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Friday, January 20, 2017
The following article was authored by Anna Massoglia
With hours to go, the Presidential Inaugural Committee has raised a record $90 million for festivities from a parade to balls and candlelit dinners in celebration of President-elect Donald Trump's inauguration—and that number may continue to grow.
Tasked with record-breaking funding for an inauguration of historic proportions, the weighty responsibilities that fall of the inaugural committee have made it fertile testing ground for remaining cabinet positions and increasingly powerful informal advisory roles in the next administration.
While the next administration has its fair share of more conventional choices plucked from their offices for another spin in the revolving door, Trump has also made an effort to include others with hands on experience and expertise in the mix. Drawing from more experienced beltway insiders and new faces alike, Trump has also brought together some of the best and brightest minds of the private sector—several members of the Forbes 400, dealmakers, and entrepreneurs—carving out part of the next administration in his own image.
Sunday, November 27, 2016
GOP presidential candidate Donald J. Trump delivering his “Contract with the American Voter” speech
at Gettysburg, PA on October 22, 2016.
On July 11, 2016 a group of historians collaborated in an open letter to the public arguing against Donald J. Trump’s presidential candidacy. The following opinion piece entitled “Professors, Stop Opining about Trump” by Stanley Fish published in the July 15, 2016 New York Times Sunday Review section is a rebuttal to that open letter.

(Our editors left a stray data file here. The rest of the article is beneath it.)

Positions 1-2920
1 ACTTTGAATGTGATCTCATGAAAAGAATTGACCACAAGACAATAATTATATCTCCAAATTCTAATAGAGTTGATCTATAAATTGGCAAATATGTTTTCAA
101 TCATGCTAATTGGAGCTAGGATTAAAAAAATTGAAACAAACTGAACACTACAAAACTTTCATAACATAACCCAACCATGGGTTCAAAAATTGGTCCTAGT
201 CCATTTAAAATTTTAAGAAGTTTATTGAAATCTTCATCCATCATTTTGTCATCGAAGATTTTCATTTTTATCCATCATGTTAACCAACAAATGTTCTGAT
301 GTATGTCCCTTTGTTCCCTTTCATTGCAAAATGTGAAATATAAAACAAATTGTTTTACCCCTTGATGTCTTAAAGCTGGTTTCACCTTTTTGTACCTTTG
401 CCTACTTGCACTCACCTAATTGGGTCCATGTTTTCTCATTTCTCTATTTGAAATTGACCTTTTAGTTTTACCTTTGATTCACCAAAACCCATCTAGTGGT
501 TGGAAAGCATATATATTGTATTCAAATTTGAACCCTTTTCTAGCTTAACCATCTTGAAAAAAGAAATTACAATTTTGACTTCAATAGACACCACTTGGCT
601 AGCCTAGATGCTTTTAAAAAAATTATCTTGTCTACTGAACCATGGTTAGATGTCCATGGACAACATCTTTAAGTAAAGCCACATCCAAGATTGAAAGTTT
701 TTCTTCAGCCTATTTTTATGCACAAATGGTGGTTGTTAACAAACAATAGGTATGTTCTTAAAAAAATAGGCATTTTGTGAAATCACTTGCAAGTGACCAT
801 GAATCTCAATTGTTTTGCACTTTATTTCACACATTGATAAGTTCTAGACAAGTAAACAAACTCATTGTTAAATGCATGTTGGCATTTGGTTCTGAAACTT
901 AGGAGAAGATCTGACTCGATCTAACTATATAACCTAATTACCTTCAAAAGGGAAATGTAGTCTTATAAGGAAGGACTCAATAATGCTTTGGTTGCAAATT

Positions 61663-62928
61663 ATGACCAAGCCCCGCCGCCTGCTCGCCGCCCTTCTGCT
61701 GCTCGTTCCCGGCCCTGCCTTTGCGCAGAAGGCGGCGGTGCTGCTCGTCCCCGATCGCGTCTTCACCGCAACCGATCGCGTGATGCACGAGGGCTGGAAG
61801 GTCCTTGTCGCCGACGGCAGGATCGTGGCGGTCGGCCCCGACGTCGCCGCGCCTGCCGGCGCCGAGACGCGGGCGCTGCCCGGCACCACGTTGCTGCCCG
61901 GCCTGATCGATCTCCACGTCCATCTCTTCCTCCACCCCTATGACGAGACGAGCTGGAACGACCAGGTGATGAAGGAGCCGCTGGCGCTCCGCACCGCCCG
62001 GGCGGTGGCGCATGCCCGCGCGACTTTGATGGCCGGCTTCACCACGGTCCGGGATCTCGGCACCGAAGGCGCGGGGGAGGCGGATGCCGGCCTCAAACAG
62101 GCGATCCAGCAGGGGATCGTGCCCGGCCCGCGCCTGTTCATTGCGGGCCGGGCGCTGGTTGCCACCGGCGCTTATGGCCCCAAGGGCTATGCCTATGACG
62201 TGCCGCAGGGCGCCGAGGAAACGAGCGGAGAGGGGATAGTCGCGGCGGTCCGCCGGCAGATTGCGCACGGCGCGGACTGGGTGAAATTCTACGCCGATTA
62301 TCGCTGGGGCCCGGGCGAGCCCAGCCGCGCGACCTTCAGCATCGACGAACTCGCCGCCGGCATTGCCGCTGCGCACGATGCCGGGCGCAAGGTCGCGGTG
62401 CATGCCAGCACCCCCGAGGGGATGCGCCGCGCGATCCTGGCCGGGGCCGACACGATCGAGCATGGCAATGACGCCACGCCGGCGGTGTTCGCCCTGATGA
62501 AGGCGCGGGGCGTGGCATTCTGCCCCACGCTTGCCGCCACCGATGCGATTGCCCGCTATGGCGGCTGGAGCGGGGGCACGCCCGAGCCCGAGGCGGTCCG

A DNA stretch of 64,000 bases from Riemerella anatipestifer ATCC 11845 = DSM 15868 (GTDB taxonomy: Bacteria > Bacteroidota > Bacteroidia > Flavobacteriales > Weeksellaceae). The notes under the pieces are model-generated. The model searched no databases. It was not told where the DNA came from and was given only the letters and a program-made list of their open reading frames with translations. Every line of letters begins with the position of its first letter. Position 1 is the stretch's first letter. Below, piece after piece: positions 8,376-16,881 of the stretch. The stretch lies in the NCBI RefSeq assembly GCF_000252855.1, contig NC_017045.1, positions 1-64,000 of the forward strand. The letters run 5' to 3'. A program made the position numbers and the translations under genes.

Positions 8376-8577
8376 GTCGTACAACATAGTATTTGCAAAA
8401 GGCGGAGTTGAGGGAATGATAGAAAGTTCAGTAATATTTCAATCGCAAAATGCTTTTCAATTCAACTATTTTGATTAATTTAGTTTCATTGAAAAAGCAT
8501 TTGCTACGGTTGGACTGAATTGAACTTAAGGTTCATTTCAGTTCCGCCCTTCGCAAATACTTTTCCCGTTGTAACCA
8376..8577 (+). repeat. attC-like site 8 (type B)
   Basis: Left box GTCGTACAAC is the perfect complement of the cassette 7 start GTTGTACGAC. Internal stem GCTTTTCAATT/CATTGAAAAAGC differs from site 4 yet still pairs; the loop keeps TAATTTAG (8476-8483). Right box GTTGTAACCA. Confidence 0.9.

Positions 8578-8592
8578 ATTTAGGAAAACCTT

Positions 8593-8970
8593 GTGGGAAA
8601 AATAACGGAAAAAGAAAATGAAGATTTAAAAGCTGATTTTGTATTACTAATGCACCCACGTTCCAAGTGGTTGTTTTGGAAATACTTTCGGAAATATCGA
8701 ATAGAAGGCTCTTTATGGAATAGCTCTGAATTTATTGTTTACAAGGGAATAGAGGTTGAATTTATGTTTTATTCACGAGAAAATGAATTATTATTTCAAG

Professors are at it again, demonstrating in public how little they understand the responsibilities and limits of their profession.
On Monday a group calling itself Historians Against Trump published an “Open Letter to the American People.” The purpose of the letter, the historians tell us, is to warn against “Donald J. Trump’s candidacy and the exceptional challenges it poses to civil society.” They suggest that they are uniquely qualified to issue this warning because they “have a professional obligation as historians to share an understanding of the past upon which a better future may be built.”
Or in other words: We’re historians and you’re not, and “historians understand the impact these phenomena have upon society’s most vulnerable.” Therefore we can’t keep silent, for “the lessons of history compel us to speak out against Trump.”
Saturday, July 16, 2016
This essay is authored by Mike Adams. It is reprinted by permission from TOWNHALL
Recently, I have made some pretty charged statements about Black Lives Matter. In a nutshell, I have argued that the organization is not a pro-black civil rights group. Instead, it is an anti-white anti-free speech mob. Evidence of my contention isn’t very hard to gather. In fact, you have to have your head buried pretty deep in the ground in order to miss it.
Consider the following examples:
Consider the following examples:
- In August of 2015, Black Lives Matter protestors overtook a Bernie Sanders event in Seattle. They physically stormed the stage and demanded that they be heard lest they shut the event down altogether. They actually shouted, “Your event will be shut down” as they yelled in the faces of those who were rightfully there speaking. They finally strong-armed the Sanders campaign into relinquishing their First Amendment right to speak – not by using reason but instead by using physical intimidation to take over the stage.
- In the fall of 2015, the Mizzou “safe space” controversy made national headlines. When journalists tried to film their protest, a now-infamous Black Lives Matter activist/professor asked for some “muscle” to physically intimidate members of the press, who were simply seeking to exercise their First Amendment rights on public property. The protestors gleefully complied and strong-armed the reporters.